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Oxycodone/naloxone combination produces a stronger reduction of pain intensity and pain-related functional impairment vs. other opioids

Written by | 2 May 2014 | All Medical News

Strong opioids including oxycodone are amongst the most effective analgesics to  combat  moderate  to  severe  pain  of  various  aetiologies,  but  opioid-induced  bowel  dysfunction  (OIBD) represents  a  relevant  problem.  The  rationale  for  development  of  a  prolonged-release  (PR)  fixed  combination  of  oxycodone  and  naloxone  was  to  counteract  OIBD.  Due  to  its  negligible  oral  bioavailability, the  -opioid  receptor  antagonist  naloxone  is  able  to  selectively  displace  opioids  from  local  -receptors in  the  gastrointestinal  tract  without  affecting  central  opioid  binding  sites.  Pivotal  trials  of  PR  oxy-codone/naloxone  not  only  demonstrated  improved  bowel  function  but  also  equivalent  analgesic  efficacy compared  to  PR  oxycodone  alone.  Controlled  clinical  trials  comparing  PR  oxycodone/naloxone  with strong  opioids  other  than  oxycodone  are  not  available.  The  present  study  is  the  first  data  set  aimed at  comparing  pain  control,  bowel  function,  and  quality  of  life  (QoL)  in  patients  newly  treated  with  or switched  to  PR  oxycodone/naloxone  or  other  strong  opioids  during  routine  clinical  practice.

The study design included a  three-arm,  prospective  observational  study,  588  patients  with  moderate  to  severe  pain of  varying  aetiologies  received  either  PR  oxycodone/naloxone  (OXN  group  and  OXN  40/20  group  with indicated  use  of  the  40  mg/20  mg  dose  strength  at  baseline)  or  other  strong  opioids  (control  group),  patients were dosed according  to  pain  severity,  for  4–6  weeks.  Data  documented  include  pain  intensity  (NRS),  bowel  function (Bowel  Function  Index,  BFI),  pain-related  functional  impairment  (BPI-SF),  QoL  (EuroQol  EQ-5D-3L),  and a  global  assessment  of  treatment.

The study results showed that patients  receiving  PR  oxycodone/naloxone  experienced  a  clinically  important  reduction  in  pain intensity  and  pain-related  functional  impairment  of  approximately  40%.  The  reductions  of  pain  intensity (−2.9  ±  2.3)  and  pain-related  functional  impairment  (−2.4  ±  2.3)  in  the  OXN  group  were  significantly more  pronounced  than  in  the  control  group  (−2.1  ±  2.1  and  −1.8  ±  1.7).  In  the  control  group,  mean reductions  in  pain  intensity  did  not  reach  the  threshold  of  ≥30%  for  at  least  moderate  clinically  important  differences,  although  patients  were  prescribed  higher  doses  of  morphine  equivalents  than  OXN group  patients.  Improvements  in  bowel  function  (OXN:  −16.0  ±  27.6;  control:  3.1  ±  24.4)  and  QoL  (OXN: 20.8  ±  24.2;  control:  13.2  ±  23.1)  were  also  significantly  more  pronounced  in  the  OXN  group,  with  BFI scores  reduced  to  a  level  that  reflects  normal  bowel  function.  Results  for  the  OXN  40/20  group  receiving higher  doses  of  PR  oxycodone/naloxone  were  in  line  with  those  for  the  OXN  group.  In  the  control  group, more  frequent  gastrointestinal  adverse  events  and  less  favourable  ratings  of  tolerability  resulted  in  a higher  rate  of  treatment  discontinuations  due  to  adverse  events.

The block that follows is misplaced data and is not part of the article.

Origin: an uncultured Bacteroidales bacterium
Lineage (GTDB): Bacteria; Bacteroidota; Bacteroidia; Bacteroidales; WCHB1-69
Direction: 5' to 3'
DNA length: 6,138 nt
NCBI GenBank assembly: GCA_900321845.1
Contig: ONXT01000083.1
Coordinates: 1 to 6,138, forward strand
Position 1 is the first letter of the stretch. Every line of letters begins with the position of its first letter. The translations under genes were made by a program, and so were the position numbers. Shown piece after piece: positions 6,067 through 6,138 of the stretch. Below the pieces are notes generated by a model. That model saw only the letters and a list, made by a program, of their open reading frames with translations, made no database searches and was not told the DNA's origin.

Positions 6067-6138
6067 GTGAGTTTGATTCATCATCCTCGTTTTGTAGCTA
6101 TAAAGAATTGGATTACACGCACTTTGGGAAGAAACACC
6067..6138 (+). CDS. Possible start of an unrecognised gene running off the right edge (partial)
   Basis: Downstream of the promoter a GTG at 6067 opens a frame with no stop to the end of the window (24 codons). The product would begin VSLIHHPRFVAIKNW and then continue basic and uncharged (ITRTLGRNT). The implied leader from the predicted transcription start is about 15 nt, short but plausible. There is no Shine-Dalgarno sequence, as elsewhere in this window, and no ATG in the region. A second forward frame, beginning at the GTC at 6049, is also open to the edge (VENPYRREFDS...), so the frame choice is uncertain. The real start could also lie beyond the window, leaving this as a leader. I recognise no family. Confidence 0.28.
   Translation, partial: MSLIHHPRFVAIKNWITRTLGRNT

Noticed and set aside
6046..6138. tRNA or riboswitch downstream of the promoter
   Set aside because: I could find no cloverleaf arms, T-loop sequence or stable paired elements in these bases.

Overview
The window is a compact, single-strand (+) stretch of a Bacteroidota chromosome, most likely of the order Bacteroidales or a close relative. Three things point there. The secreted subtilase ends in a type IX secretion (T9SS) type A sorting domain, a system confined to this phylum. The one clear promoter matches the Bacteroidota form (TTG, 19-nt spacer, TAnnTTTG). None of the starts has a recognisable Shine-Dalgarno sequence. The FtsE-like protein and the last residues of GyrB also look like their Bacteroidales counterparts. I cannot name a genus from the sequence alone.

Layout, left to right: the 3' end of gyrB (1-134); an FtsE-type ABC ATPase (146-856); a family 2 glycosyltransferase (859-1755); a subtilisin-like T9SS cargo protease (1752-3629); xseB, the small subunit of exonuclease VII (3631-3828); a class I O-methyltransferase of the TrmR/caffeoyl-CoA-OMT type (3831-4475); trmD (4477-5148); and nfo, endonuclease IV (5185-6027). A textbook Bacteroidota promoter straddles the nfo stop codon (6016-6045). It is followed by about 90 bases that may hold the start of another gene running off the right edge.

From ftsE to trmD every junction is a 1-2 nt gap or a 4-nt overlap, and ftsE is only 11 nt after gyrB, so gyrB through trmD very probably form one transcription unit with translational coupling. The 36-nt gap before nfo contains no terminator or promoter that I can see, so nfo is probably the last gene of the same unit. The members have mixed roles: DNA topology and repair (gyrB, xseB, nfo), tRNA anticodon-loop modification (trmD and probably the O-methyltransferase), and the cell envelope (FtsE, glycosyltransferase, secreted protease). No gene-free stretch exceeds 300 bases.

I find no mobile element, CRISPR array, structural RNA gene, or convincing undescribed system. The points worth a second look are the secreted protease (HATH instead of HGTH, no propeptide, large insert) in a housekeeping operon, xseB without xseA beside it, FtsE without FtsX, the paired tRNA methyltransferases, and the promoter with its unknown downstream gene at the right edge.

The authors concluded that in patients receiving PR oxycodone/naloxone, more favourable outcomes compared with other strong opioids regarding pain control, bowel function, and QoL were observed.

The authors went on to note that the implications of the  present  findings  underline  the  value  of  PR  oxycodone/naloxone  in  the  management of  patients  with  moderate  to  severe  chronic  pain.  The  data  set  further  adds  to  our  understanding  of  the benefits  and  risks  of  opioid  treatment  in  routine  clinical  practice.

©  2014  Published  by  Elsevier  B.V.  on  behalf  of  Scandinavian  Association  for  the  Study  of  Pain

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